In this respect it is of the highest importance that the new-comers should be brought under the guidance of the strongest and loftiest ethical influences — of an instruction which teaches not only the ordinary branches of useful knowledge, but which teaches what true honesty is, as distinguished from mere legal or technical honesty — and what true success is, that kind of success which you will remember with satisfaction on your deathbed, and the memory of which you will be really proud to leave to your children — as distinguished from the success which consists in merely accumulating heaps of money or in crushing any number of competitors in business by unscrupulous devices. The inculcation in people's minds of sound notions as to what true honesty in all the various relations of life, and genuine success, success to be morally proud of, really consist in, will do more to steady the character of a population, and prepare it to gain the confidence and esteem of others, than any other kind of instruction. And it is this kind of moral enlightenment which the Educational Alliance is preeminently fitted and destined to impart.
No less important will the influence of this Alliance be in a political sense. I do not mean that it should exert that influence in behalf of any particular political doctrine, or for the benefit of any political party. Quite the contrary. Let me explain myself. If there are 700,000 Hebrews living in this city of Greater New York, they constitute will nigh one-fifth of its population. They can exercise a great political power, a power that in the decision of great public questions may be decisive in this city, and through this city in this State, and through this State in the whole republic. It is not unnatural that the recently immigrated part of this population, that is, the great mass of it, living and moving in surroundings rather new and strange to them, should be easily accessible to the voice of the demagogue, and that the demagogue should endeavor to make them believe that, as Jews, they have separate interests different from those of the rest of their American fellow citizens, and that in order to defend and maintain those separate and different interests they must politically stand together and make their power tall as one solid mass. I say this is not unnatural, for there is such a tendency among other nationalities in this country, and the demagogue plays the same trick on every one of them. I may add that this is a tendency which in any long political activity I have always consistently opposed as vigorously as I could, whenever I found it among my own compatriots.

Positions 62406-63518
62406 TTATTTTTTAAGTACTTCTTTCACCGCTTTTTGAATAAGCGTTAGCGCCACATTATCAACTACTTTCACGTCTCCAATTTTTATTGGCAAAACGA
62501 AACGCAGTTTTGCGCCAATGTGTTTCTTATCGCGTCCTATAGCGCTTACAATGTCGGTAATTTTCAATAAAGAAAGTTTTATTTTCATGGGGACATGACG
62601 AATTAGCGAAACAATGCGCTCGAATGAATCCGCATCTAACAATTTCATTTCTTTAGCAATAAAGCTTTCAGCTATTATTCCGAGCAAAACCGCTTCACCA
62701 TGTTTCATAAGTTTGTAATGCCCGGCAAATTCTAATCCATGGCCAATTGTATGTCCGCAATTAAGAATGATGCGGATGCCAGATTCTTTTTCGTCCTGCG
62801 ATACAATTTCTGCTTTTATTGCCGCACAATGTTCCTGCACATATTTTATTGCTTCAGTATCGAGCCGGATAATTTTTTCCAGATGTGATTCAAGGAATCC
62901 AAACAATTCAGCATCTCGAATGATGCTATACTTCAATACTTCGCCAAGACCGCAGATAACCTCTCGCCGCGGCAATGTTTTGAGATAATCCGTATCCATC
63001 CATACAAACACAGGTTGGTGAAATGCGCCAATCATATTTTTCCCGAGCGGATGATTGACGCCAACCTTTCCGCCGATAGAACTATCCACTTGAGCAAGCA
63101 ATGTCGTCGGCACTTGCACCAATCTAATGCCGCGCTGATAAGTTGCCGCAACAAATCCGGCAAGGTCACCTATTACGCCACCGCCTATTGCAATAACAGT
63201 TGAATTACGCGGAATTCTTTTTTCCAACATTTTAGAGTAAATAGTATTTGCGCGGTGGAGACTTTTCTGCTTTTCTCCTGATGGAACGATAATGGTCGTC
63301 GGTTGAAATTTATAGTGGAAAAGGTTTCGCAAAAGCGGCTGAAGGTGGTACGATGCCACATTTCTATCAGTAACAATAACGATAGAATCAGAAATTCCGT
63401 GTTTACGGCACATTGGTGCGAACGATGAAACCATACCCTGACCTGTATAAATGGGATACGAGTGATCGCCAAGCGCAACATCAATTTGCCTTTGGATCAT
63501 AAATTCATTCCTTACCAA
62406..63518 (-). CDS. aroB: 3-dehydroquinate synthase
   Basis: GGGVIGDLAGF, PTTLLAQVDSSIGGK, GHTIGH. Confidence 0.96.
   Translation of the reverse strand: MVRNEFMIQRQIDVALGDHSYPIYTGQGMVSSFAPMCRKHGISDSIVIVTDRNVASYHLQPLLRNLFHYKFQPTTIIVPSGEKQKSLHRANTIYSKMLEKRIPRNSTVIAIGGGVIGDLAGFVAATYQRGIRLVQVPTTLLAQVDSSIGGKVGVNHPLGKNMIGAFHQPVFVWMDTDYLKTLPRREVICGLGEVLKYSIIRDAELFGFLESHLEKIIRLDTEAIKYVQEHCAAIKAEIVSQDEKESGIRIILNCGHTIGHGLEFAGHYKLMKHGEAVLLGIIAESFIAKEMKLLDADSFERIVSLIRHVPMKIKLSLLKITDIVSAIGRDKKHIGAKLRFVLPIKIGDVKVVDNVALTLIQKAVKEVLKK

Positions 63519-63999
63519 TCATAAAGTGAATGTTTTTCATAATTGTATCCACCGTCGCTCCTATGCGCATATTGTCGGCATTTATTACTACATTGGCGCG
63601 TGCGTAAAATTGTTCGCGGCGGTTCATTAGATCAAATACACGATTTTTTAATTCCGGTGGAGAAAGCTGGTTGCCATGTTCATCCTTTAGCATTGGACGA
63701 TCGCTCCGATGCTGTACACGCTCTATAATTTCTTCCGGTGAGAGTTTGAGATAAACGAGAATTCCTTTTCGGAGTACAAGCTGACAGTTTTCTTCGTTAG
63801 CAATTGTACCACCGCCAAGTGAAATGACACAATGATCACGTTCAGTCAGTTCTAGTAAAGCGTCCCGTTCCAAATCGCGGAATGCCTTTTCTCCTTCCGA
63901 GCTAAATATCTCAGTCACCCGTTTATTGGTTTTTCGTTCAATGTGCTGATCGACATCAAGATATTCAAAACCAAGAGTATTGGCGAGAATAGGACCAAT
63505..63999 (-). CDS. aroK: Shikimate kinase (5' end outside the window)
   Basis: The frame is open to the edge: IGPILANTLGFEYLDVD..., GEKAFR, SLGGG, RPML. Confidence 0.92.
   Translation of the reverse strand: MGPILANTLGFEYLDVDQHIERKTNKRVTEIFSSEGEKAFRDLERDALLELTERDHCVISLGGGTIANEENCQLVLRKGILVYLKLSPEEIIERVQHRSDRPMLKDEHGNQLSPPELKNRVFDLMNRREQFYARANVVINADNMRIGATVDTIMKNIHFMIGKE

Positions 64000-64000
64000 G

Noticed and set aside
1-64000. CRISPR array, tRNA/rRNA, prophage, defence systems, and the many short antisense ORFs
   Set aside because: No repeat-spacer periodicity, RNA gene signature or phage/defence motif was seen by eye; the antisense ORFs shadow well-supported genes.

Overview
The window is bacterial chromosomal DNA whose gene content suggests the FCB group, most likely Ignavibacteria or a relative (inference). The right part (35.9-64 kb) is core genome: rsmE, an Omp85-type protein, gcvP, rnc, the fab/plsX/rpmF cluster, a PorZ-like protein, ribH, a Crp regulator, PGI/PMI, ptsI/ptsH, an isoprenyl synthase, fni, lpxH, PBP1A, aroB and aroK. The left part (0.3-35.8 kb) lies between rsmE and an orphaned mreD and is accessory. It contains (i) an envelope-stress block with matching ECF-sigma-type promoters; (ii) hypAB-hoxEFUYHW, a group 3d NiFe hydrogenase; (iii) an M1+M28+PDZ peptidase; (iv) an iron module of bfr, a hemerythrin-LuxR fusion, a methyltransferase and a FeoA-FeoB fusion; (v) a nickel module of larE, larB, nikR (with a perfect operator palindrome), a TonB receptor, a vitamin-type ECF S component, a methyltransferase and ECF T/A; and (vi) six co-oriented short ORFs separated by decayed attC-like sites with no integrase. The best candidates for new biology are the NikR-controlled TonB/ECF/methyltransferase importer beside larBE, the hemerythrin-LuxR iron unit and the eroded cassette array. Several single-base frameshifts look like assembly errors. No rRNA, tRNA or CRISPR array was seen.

Such teachings as to separate interests different from those of the rest of the community are mischievous in the extreme, and in their ulterior consequences especially dangerous to the Jews in their peculiar historic situation. The Jews are accused of being clannish. That charge is not without a show of foundation. And just the charge of Jewish clannishness is one of the principal points brought forward by the advocates and defenders of that most shameful and hideous blemishes of modern civilization — the Anti-Semitic movement. Indeed, those who accuse the Jews of obnoxious clannishness omit to say at the same time that such clannishness has for centuries been forced upon them by the most cruel persecution. But all the more necessary it is for the Jews to abandon that clannishness to the best of their ability, and to identify themselves as completely as possible with the rest of the community as to their notions of interests and rights, where the persecution forcing them into clannishness does not exist, and where in fact the interests and rights of all are the same. I am well aware that Anti-Semitism has never been as virulent in this country as elsewhere; but even here there are currents of its malignant and contemptible spirit which on occasion might acquire mischievous potency.
I say, therefore, to my Jewish citizens as their sincere friend, that they cannot give the people under their care any more wholesome and necessary counsel and admonition than this: that in their political action they should most carefully abstain from doing anything that might look like an attempt to form a Jewish party, or like the consolidation of the Jewish vote on the ground of separate Jewish interests; but that each one of them, instead of blindly following any leader, should conscientiously seek to form for himself an intelligent and independent conviction as to what is best for the common interest of the whole people and the whole country, and then act upon that conviction with courage and fidelity. This will be the surest way for them to make themselves trusty and useful citizens of this republic, to secure the esteem and confidence of all the people surrounding them, and to disarm the mischievous prejudices and contemptible malignities which stand in their way. It should not be forgotten that the moral success achieved and the position won by the Jewish population of New York, where it appears far stronger in numbers and more conspicuous than anywhere else, may have a most important effect upon the fortunes of the Jewish race throughout the world; and therefore the work of this association, inspired by such noble motives and devoted to such high ends, cannot be too earnestly commended to the active sympathy of the community.